A couple of weeks ago, we published a “Part I” of a blog post asking two of the newest Clarity Quest hires, Lindsay Groth and Melanie Hilliard, about what to look for in an agency. Here is that interview, continued.
Question 2: How do you evaluate the culture of the agency and determine if it will be a good fit or not?
Lindsay Groth: In my last position, I chose cultural fit over expertise because of where they were on their marketing journey. In a past role, leadership really bought into marketing so we went with a major firm whose expertise was brand strategy and messaging.
Lastly, the relationship the agency has with your leadership team is very important. I can tell you from experience, I was new in my marketing role and I wanted to change vendors, but because of the relationship that existed with the C-suite, it was a moot point. This relationship is a major key to agency retention.
Melanie Hilliard: A smart approach is to look for hard data in terms of the success of the agency and what they could potentially do for you and your business. A case study library is a great place to start. If an agency can show how they helped other clients increase revenue or grow their lead generation program, that’s a great sign.
Increasing the number of incoming leads is on the top of every B2B company’s wishlist right now. That’s one of the many aspects that impressed me about Clarity Quest. We have an extensive case study library that shows how we have grown our clients’ companies.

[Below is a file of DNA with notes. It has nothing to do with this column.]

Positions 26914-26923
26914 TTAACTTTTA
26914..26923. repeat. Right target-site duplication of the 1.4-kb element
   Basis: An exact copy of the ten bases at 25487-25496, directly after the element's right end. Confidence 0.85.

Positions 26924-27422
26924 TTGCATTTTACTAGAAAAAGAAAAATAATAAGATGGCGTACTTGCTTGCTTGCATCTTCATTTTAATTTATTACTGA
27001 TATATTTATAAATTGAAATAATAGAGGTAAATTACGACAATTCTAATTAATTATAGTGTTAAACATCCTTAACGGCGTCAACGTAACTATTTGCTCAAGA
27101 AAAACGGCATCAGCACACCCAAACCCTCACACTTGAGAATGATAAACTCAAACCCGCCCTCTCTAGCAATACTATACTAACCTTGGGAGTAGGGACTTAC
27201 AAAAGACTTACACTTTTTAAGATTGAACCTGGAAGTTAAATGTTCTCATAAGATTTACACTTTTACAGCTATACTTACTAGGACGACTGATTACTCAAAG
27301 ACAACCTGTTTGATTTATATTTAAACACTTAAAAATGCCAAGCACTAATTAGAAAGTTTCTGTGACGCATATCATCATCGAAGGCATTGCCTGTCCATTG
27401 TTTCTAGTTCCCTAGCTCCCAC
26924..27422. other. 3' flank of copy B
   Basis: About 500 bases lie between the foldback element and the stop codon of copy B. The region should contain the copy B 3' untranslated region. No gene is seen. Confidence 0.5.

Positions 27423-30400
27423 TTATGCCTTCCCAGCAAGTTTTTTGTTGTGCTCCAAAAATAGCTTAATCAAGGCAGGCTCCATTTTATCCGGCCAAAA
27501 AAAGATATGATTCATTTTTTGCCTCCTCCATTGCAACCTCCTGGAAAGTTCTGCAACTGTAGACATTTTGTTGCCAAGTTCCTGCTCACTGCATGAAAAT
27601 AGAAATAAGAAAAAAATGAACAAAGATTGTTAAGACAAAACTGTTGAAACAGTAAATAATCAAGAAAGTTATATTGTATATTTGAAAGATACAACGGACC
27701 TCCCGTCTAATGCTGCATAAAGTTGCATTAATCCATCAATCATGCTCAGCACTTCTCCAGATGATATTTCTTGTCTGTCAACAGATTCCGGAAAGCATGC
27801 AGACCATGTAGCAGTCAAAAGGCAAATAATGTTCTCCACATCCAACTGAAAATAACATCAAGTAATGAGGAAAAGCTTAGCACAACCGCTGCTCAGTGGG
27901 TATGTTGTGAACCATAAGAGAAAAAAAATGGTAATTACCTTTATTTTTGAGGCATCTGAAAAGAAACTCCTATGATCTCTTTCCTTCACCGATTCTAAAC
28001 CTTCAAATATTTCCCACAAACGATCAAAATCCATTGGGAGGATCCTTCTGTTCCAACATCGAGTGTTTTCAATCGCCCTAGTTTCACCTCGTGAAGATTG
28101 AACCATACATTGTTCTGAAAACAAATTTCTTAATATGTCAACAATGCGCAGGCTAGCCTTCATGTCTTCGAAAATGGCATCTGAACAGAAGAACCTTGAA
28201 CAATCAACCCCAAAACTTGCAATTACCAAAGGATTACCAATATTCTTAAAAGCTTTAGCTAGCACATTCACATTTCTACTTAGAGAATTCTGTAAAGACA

An agency team that is going to have a good rapport with your CEO should also be prioritized. If in that first discovery meeting, the agency is not getting along with your CEO, you’re already at a disadvantage, and that agency may not be a good fit.
Also, include any c-level person who will be involved in marketing decisions of consequence. While they may only weigh in 10% of the time, if they don’t feel part of the decision-making process, and are not on board with the marketing strategy, it may not be the right time to engage an agency.
Question 3: How do you effectively engage the agency?
MH: Having a structured approval process where everybody is on the same page about what those steps look like is key. The chain of command, from the coordinator to the CEO, has to be transparent so nothing falls through the cracks.
LG: My experience differs a little bit in that I have been very fortunate to have leaders who trusted my team and me to go do the work, make decisions, and see the project through to completion without too much involvement.
When we achieved a milestone, I would bring leadership and the agency together for a check-in. Typically those milestones required broader buy-in anyway. As I said, I have been fortunate to have leaders who trusted my team and me and knew I would bring them in when there was something to share.
MH: One of my biggest pet peeves is typos. As a former director of marketing, when my team would review agencies, if I saw a typo in a pitch or the initial presentation, they were out! However, to be fair, if you ask your agency to move the pitch or proposal up by three days, you have to be a bit more forgiving if you do see minor typos.
LG: Laughing because I am one of those who has presented something with a typo, hoping they would be forgiving. I have learned my lesson and send it to a teammate for a second set of eyes.
If you missed Part I of “What to look for in an agency,” you can find that blog post here.